Keeping a close eye on native advertising, the National Advertising Division recently reviewed an article in Shape magazine that suggested readers could benefit from a Shape-branded product.

The September 2013 issue of Shape magazine featured a new line of products branded with the Shape name. Under the caption “news,” a story called “Water Works” discussed the importance of staying hydrated. It also recommended Shape Water Boosters, a flavored supplement added to water, as an aid to hydration.

“The obvious solution is to stick with water, but about 20 percent of Americans reportedly don’t like the taste. If that sounds like you, check out the new Shape Water Boosters,” the text of the story read. “Just a single squeeze…adds delicious flavor – but not calories – along with a concentrated punch of nutrients that offer some important bonus benefits.”

The NAD determined that the context in which Shape recommended its product “could mislead or confuse consumers to believe that the recommendation is an independent editorial assessment.”

American Media, Inc., Shape’s publisher, argued that since the “sophisticated readership” of the magazine can and does understand the connection between the publication and the products, it was under no further obligation to define the promotion of its product separately as an advertisement. The magazine often features recommendations, the publisher added, and an editor’s note on page 22 of the September issue noted that Shape was promoting its own products.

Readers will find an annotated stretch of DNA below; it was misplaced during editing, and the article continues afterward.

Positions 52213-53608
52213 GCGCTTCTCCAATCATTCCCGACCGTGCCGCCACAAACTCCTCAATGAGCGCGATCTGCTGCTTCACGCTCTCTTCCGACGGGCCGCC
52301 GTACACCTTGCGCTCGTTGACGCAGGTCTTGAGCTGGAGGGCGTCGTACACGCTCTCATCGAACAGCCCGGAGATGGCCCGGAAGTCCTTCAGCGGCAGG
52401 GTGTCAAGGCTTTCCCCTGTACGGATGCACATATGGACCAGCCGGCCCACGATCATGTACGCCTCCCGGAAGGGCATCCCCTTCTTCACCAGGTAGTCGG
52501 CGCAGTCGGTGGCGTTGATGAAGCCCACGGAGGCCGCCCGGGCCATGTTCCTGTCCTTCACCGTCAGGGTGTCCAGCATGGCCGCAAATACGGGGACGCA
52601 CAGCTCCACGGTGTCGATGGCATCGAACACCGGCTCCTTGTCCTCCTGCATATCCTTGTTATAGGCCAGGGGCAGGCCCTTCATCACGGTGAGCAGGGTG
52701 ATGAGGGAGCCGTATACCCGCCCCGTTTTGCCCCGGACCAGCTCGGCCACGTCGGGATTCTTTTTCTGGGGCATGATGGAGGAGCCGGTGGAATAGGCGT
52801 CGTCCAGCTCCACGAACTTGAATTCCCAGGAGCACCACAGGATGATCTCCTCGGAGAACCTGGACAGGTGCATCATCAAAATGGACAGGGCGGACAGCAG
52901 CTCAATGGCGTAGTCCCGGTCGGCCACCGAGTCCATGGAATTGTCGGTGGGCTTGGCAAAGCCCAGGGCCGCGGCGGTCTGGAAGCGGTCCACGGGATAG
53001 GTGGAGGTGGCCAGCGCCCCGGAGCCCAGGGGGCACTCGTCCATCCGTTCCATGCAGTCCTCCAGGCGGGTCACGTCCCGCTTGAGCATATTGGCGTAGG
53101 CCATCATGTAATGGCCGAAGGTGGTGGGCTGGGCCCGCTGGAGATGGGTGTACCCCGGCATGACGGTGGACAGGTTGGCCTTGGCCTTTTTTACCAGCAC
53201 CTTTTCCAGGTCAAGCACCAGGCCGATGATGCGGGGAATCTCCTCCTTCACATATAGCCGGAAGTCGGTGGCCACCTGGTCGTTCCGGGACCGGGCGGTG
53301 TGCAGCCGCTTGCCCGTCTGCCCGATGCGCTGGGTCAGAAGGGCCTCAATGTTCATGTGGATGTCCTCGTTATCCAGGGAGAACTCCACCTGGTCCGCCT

The NAD said that was not enough.

“Advertising that appears in an editorial context has the potential to mislead or confuse consumers because consumers may attach a different weight or significance to editorial content than to pure advertising content,” the NAD said. “Although consumers reading Shape magazine may be aware that Shape Water Boosters are related to Shape magazine, those same consumers can reasonably attach different weight to recommendations made in an editorial context than recommendations made in an advertising context. Put another way, consumers may reasonably believe that editorial recommendations in Shape magazine are independent of the influence of a sponsoring advertiser.”

The editor’s note was insufficient to alert consumers that the article was an advertisement, the NAD added, because it was not in close proximity to the main claim in the story and could not be read at the same time.

Therefore, Shape should “clearly and conspicuously designate content as advertising when it promotes Shape-branded products,” the NAD concluded.

To read the NAD’s press release about the decision, click here

Why it matters: Like the Federal Trade Commission, the NAD has native advertising on its radar. Last September, the self-regulatory body took its first stab at the issue when it reviewed Qualcomm’s sponsorship of a series of tech-related articles featured on Mashable.com. The NAD noted that such advertising “poses some new challenges” and determined that Qualcomm had properly disclosed itself as the sponsor of the article series. In a second case, the NAD recommended that eSalon, the maker and seller of an at-home hair-color product, modify or discontinue certain social media practices in order “to avoid confusion” for customers. The eSalon decision cautioned advertisers to follow FTC guidance and adhere to the general principle that advertisers “are required to identify a message as advertising when it appears in a context that consumers may reasonably understand to be editorial content.”